With admiring eyes, UNHCR Chief Filippo Grandi listened to Farida’s story of suffering and determination. She, as accustomed in Syrian hospitality, offered Mr.Grandi and his companions a warm cup of tea as she shared her story.

Farida Darwish, 55 years old, had to flee her house in Al Tadamon district because of the clashes and now she’s living in the Um Attiah Al Ansaria Shelter in Damascus. And after her two sons went missing, she found herself the sole supporter to her seven grandchildren.

Yet Farida wasn’t alone, with the help of UNHCR’s partner Al Nada charity, she enrolled the children back to school where they caught up with their classmates, and she herself attended vocational training and psycho-social support training workshops supported by UNHCR.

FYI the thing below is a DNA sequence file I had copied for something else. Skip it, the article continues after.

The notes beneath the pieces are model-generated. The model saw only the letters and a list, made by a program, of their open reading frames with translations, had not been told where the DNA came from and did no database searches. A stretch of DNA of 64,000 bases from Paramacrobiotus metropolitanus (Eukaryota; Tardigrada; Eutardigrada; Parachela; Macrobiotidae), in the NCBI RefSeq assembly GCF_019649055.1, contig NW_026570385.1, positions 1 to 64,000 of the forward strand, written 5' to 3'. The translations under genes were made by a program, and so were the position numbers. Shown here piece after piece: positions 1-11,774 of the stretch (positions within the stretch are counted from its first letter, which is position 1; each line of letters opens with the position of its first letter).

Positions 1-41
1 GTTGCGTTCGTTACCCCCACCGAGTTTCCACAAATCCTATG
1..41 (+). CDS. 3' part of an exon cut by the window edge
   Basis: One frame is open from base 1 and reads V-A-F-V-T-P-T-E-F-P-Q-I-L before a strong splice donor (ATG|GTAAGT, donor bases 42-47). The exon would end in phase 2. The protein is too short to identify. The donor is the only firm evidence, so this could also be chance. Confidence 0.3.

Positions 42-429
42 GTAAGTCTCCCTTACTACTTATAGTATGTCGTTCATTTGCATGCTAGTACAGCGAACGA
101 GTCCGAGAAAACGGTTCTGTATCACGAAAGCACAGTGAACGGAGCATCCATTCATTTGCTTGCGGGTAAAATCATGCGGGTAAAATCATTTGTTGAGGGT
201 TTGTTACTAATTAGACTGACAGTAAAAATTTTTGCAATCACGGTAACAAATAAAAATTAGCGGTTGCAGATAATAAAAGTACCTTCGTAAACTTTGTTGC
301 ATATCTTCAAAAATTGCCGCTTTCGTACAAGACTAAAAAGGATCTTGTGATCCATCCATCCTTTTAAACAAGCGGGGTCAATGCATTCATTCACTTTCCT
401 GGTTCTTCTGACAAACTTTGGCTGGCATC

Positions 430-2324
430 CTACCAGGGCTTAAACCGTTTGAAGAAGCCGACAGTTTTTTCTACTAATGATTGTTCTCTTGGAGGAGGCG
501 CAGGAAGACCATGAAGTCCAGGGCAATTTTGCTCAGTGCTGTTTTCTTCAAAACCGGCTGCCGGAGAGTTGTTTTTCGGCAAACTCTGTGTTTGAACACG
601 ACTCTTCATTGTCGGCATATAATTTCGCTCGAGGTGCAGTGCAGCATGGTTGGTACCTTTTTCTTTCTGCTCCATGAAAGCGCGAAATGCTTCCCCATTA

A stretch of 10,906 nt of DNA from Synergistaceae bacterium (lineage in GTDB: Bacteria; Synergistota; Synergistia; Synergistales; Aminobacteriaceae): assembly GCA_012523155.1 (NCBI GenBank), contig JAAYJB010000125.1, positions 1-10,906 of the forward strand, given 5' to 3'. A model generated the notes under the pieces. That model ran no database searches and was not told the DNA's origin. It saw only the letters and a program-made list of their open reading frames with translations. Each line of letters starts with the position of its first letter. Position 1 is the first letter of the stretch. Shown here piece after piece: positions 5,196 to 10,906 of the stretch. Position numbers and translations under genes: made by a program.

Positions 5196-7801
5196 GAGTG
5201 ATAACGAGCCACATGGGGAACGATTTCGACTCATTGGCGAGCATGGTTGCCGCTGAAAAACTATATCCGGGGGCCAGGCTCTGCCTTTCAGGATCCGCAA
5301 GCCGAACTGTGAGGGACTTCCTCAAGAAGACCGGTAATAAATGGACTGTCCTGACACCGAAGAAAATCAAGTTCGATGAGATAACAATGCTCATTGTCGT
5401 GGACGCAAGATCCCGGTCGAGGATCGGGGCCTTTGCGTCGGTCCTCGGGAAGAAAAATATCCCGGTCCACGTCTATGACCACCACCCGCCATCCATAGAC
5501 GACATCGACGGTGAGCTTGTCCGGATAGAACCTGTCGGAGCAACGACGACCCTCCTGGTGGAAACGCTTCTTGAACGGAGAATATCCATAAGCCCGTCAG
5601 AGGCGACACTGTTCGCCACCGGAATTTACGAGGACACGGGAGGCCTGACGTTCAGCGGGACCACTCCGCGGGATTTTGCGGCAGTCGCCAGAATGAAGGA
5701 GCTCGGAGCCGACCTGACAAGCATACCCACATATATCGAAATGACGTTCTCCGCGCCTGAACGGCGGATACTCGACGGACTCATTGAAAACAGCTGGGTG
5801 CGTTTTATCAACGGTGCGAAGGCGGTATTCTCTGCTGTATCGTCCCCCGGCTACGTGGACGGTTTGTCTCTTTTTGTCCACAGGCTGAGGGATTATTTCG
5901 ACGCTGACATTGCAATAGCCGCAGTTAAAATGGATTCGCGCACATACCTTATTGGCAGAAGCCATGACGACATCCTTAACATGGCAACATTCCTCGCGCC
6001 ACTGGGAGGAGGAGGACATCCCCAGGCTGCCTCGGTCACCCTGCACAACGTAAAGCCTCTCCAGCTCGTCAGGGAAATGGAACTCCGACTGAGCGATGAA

Farida proudly shared her granddaughter Aya’s school papers where she scored 90% in her final exam. “Despite every hardship, I feel grateful now that we are together and safe”, Farida said.

The shelter that used to be a school is now hosting 73 families, 53% of its residents are children.

Mr. Grandi expressed his deep concerns for over 6.6 million people internally displaced suffering similar circumstances inside Syria. “In these hard times, it’s truly inspiring to witness such resilience and courage, but an end to the five-year-old crisis is called for to end the suffering endured by millions of people.”


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